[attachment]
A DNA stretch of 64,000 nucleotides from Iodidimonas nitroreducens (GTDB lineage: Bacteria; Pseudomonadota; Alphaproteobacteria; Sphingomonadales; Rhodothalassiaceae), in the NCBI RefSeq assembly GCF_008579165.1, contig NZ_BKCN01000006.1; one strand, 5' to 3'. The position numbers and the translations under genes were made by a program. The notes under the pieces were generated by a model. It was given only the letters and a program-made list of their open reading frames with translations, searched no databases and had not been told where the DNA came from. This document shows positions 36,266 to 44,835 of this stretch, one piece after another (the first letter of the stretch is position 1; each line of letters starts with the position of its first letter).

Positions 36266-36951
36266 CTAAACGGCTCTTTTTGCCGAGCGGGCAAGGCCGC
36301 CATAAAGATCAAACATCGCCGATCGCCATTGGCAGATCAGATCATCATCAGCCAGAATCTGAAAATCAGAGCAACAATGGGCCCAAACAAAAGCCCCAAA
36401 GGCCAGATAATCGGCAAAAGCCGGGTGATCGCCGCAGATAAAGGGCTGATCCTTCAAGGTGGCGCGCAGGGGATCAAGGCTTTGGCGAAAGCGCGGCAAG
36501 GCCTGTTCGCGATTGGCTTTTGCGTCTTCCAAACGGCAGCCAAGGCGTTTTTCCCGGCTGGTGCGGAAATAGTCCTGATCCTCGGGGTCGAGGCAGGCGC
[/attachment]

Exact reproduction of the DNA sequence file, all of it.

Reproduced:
A DNA stretch of 64,000 nucleotides from Iodidimonas nitroreducens (GTDB lineage: Bacteria; Pseudomonadota; Alphaproteobacteria; Sphingomonadales; Rhodothalassiaceae), in the NCBI RefSeq assembly GCF_008579165.1, contig NZ_BKCN01000006.1; one strand, 5' to 3'. The position numbers and the translations under genes were made by a program. The notes under the pieces were generated by a model. It was given only the letters and a program-made list of their open reading frames with translations, searched no databases and had not been told where the DNA came from. This document shows positions 36,266 to 44,835 of this stretch, one piece after another (the first letter of the stretch is position 1; each line of letters starts with the position of its first letter).

Positions 36266-36951
36266 CTAAACGGCTCTTTTTGCCGAGCGGGCAAGGCCGC
36301 CATAAAGATCAAACATCGCCGATCGCCATTGGCAGATCAGATCATCATCAGCCAGAATCTGAAAATCAGAGCAACAATGGGCCCAAACAAAAGCCCCAAA
36401 GGCCAGATAATCGGCAAAAGCCGGGTGATCGCCGCAGATAAAGGGCTGATCCTTCAAGGTGGCGCGCAGGGGATCAAGGCTTTGGCGAAAGCGCGGCAAG
36501 GCCTGTTCGCGATTGGCTTTTGCGTCTTCCAAACGGCAGCCAAGGCGTTTTTCCCGGCTGGTGCGGAAATAGTCCTGATCCTCGGGGTCGAGGCAGGCGC